Doddridge County Elementary School has been focusing on a new way of learning. It's called Project Scale. It adds arts into their regular curriculum, basically getting the students more involved in what they're learning so it really sticks. So far, it seems like a success.
"I learned that they were cutting down trees to make paper and it was destroying some of the animals homes," said Alexia Whitehair, Second Grade Student.
"Teachers are given the freedom and the flexibility to take learning to a much higher level. It allows teachers to go much deeper into the content," said Tammy Haught, Principal of Doddridge County Elementary School.
But where did this program come from?
"West Virginia Symphony has secured a grant and they started it. They had the idea," said Amy Spurlock, Assistant Principal at Doddridge County Elementary school. She continued, "They said, How can we get the arts and academics together?"
They focus on three level of depth of knowledge with set skills like analysis and comparing and contrasting in classes like reading, writing, math, and science.
"It's not them sitting and listening to their teachers speak to them all day long. They're up moving in groups. They're able to do hands on interactive activities," said Trista Murphy, Second Grade Special Education Teacher.
The biggest thing here is that these kids are excited about learning.
"If the kids are having fun they're learning and they will want to learn. It makes the kids love to come to school. They're excited about it and they can't wait to share what they're learning to others," said Keri Hurst, Third Grade English Language Arts Teacher.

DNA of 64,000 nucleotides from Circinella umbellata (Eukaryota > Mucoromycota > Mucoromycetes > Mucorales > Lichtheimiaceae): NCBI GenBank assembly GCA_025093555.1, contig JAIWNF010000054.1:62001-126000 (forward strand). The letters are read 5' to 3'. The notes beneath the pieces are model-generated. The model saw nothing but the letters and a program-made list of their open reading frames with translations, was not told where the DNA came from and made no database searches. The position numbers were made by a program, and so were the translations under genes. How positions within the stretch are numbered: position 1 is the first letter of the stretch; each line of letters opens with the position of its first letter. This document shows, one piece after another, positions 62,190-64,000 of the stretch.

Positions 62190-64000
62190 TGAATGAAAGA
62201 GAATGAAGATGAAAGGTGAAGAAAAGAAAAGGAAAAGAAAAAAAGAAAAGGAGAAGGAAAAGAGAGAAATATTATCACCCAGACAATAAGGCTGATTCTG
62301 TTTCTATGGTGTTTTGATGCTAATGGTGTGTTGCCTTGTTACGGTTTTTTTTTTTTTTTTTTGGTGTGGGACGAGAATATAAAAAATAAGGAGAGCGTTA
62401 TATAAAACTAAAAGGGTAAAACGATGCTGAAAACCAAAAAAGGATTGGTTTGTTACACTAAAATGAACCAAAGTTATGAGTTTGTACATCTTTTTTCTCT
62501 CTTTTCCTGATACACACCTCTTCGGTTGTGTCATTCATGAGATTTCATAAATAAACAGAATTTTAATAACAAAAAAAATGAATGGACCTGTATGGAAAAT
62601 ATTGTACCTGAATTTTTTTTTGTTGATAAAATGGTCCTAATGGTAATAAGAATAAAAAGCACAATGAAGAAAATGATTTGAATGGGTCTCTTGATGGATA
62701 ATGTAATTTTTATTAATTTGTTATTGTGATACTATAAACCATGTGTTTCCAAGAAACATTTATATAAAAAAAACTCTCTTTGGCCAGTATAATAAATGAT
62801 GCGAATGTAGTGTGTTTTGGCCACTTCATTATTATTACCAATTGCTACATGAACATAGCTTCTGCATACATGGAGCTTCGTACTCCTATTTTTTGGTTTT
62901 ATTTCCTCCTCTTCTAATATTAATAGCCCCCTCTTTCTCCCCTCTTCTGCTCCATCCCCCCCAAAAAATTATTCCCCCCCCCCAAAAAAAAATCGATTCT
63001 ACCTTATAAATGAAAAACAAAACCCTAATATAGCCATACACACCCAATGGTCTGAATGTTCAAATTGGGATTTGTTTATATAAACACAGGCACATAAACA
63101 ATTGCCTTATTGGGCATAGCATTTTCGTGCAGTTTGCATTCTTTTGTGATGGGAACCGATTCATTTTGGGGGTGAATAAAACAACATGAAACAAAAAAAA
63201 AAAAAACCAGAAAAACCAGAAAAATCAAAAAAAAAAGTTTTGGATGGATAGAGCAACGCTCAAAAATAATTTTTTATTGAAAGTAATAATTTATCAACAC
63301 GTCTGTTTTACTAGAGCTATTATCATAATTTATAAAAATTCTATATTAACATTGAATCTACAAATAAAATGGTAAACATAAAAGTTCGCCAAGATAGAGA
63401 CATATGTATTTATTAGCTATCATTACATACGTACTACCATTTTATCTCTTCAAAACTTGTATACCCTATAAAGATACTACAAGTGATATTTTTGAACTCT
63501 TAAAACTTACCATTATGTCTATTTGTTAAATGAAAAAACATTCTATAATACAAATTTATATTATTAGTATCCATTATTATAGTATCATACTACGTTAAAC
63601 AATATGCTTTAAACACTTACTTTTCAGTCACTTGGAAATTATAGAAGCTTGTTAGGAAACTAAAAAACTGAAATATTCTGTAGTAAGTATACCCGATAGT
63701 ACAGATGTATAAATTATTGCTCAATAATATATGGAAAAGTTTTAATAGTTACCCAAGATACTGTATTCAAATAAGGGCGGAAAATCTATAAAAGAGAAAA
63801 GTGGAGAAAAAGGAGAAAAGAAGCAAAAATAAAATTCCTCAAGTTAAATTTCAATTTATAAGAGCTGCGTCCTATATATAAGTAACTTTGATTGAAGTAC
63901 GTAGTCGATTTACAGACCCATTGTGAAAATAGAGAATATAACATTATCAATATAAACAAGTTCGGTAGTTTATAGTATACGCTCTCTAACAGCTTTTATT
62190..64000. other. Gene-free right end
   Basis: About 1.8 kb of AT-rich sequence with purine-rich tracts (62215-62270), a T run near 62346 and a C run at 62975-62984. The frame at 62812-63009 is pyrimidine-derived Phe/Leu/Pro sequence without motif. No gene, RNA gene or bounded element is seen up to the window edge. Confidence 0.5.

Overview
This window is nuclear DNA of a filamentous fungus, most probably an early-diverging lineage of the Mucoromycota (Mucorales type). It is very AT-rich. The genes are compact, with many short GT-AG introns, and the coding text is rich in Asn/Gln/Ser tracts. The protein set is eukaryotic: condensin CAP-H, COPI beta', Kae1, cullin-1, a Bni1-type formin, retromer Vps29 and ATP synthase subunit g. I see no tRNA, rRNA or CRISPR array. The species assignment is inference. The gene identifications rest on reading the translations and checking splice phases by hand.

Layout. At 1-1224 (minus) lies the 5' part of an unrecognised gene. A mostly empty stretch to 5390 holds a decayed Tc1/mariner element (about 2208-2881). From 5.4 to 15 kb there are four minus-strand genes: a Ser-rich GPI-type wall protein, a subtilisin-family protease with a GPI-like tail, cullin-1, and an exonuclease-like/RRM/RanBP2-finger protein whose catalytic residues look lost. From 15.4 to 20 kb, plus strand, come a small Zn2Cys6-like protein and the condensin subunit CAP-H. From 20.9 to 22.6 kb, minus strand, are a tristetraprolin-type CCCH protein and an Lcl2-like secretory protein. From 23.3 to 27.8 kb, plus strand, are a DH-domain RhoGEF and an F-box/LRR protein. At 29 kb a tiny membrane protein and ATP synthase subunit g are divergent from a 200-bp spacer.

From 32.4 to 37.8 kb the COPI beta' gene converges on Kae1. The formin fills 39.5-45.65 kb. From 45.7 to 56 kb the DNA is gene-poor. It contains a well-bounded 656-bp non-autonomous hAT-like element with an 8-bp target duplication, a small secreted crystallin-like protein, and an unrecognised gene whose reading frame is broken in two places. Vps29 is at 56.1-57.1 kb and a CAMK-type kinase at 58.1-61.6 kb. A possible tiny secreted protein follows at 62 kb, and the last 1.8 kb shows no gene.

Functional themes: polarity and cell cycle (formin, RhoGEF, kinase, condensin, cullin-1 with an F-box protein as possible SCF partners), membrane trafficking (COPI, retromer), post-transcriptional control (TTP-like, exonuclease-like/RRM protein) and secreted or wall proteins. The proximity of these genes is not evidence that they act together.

Since the whole school is involved and the students are excited, different grades are interacting with each other.
"They're doing the same stories but on different levels, so they can have very similar conversations and enhance each others conversations," said Spurlock.
The CEO of Edwards Educational Services visited the school and told us many schools are starting to pick up this program, but Doddridge County Elementary School is exceeding the expectations and setting an example for other schools to follow.
"The staff here are never content with where they are. They're always reaching to do better," said Haught.
"We chose cornerstone skills that we've developed and we believe that if we can embed those cornerstone skills within our students before they leave the elementary school that they'll be better prepared and have more success at the middle school and high school level," said Murphy.